The Brexit vote in June continues to hit the Barbados tourism sector where in hurts – in the pocket.
Despite a 2.2 per cent rise in stayover tourist arrivals from the United Kingdom up until the end of November, when compared to the same period last year, visitors from Barbados’ primary market are spending less here, a senior tourism executive revealed today.
Outgoing Chief Executive Officer of the Barbados Hotel and Tourism Association (BHTA) Sue Springer did not quantify the decline in spending.
However, Springer told the BHTA’s final quarterly meeting for the year that British holidaymakers were cutting back on their spending here due to the drop in the value of the pound since the June 23 vote by Britons to leave the European Union. The pound is currently worth under BDS$2.50, down from about $3.00 before the Brexit vote.
“The rate of exchange for the pound is beginning to have its effect as we are seeing UK visitors especially, cutting back on tours and their actual spend. This may not have such an effect as we enter into the winter season – we may have a different demographic – but we certainly have seen it through the period of June to October” Springer said in her final report dubbed, Barbados Post 50 – Age of Implementation.
The outgoing CEO said the picture would become even clearer towards the end of January 2017, since the top selling period for British tour operators is the period between Boxing Day and the end of January.
Nevertheless, Springer painted a much rosier picture of the overall performance of the industry, reporting 5.6 per cent increase in long-stay arrivals so far this year, although October grew by a slower 3.9 per cent.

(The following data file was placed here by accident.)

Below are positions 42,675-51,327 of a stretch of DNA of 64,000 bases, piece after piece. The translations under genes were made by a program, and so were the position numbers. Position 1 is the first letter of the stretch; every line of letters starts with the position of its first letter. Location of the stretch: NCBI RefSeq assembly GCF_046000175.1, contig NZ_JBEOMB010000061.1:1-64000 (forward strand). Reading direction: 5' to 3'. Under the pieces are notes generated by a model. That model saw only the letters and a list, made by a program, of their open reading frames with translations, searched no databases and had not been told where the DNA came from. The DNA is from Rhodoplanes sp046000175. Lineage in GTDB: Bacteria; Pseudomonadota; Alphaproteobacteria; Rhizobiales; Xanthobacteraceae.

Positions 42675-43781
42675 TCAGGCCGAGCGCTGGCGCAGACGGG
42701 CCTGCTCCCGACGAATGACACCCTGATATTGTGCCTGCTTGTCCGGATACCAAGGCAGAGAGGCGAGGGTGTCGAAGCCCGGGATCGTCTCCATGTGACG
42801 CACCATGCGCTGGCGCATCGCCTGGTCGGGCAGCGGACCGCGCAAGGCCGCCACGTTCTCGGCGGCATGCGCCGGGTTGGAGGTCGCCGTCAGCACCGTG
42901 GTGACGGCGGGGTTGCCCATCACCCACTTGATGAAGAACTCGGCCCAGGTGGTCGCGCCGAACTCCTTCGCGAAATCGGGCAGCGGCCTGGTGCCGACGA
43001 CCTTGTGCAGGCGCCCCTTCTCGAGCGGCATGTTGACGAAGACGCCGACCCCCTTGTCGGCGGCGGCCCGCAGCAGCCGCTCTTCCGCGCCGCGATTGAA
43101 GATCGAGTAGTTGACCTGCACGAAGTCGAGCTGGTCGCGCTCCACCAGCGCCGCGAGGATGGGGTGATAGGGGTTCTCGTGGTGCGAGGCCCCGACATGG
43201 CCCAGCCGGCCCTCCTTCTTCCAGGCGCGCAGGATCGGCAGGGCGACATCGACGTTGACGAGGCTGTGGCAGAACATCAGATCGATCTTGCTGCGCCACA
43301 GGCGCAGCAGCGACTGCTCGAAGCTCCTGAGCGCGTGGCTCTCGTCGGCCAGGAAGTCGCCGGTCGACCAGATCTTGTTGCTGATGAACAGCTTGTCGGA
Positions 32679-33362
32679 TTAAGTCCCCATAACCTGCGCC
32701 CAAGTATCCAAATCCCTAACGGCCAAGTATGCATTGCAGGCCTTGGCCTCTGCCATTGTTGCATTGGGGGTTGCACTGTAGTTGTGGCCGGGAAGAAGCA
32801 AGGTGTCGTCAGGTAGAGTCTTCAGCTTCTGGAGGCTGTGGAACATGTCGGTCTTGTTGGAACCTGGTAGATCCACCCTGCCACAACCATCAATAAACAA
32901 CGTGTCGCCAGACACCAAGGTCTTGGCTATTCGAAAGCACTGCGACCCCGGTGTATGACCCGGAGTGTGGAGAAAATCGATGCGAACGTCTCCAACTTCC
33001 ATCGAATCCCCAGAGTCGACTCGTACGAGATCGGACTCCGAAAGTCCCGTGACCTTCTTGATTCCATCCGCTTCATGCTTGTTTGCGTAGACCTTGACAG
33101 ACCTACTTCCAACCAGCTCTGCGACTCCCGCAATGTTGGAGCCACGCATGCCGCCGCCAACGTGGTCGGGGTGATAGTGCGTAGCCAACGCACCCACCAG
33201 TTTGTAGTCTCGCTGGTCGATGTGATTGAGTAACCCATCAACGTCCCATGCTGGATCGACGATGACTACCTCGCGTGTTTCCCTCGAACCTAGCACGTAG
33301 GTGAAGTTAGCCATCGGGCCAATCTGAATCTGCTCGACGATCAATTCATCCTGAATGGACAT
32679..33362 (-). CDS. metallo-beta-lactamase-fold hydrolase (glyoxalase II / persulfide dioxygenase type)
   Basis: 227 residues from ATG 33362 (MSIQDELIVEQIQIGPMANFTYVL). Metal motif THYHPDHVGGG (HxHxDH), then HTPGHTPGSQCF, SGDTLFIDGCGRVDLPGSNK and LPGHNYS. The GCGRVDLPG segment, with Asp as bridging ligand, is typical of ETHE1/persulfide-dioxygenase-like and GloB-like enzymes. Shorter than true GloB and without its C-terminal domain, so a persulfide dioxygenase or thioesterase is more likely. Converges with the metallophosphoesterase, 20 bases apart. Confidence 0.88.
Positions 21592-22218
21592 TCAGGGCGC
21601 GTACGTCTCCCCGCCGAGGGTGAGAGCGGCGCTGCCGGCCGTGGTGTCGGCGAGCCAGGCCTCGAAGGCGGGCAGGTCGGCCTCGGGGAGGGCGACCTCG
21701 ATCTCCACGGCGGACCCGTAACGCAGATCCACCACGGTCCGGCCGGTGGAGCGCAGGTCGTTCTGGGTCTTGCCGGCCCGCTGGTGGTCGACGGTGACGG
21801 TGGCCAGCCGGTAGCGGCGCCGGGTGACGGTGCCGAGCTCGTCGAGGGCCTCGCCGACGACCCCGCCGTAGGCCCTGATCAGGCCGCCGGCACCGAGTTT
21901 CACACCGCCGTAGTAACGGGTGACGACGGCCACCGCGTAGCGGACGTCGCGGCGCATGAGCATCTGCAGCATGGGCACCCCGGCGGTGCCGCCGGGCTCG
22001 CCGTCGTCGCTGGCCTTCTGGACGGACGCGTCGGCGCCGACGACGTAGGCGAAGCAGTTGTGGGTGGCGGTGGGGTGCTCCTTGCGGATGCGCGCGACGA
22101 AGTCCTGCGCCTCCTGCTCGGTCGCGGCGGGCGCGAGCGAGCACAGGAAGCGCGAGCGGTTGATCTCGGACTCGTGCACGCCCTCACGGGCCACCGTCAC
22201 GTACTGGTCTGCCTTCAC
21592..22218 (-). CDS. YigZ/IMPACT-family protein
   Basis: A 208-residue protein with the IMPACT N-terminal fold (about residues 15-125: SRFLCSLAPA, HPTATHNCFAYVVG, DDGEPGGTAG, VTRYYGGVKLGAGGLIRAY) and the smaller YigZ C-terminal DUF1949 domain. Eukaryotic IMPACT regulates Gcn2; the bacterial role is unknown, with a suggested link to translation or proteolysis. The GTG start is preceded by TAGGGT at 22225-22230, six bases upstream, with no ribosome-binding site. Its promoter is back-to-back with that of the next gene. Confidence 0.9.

Arrivals from the United States jumped by 11.5 per cent, Trinidad and Tobago climbed 16.2 per cent, while there was a dramatic rise of 27.7 per cent in arrivals from Central and South American markets, although Springer did not say how this translated into actual numbers. The Canadian market was flat, she reported.
The 50th anniversary celebrations appeared to have had positive impact on the industry’s performance, with hotels performing well, the tourism executive said.
“Hotels reported good occupancies for November and for the beginning of the winter season. In fact, November was full during the week of Independence,” Springer reported.
There was a sense of optimism as she spoke of the “incredible” airlift for this winter, with some airlines having as many as 14 flights during the week of Christmas.
The cruise sector also seems promising, with Barbados looking for a share of the US$30 billion in new cruise business globally over the next four years, Springer said.
“The Barbados cruise visitor numbers continue to trend upwards,” she said, adding that a record 14 ships were due to make inaugural calls to the island this winter, and home porting was likely to hold steady.
In parting, Springer left a final warning that while the tourism sector had been growing “on the backs of Barbadian entrepreneurs and international investors”, Barbados could not afford to be complacent.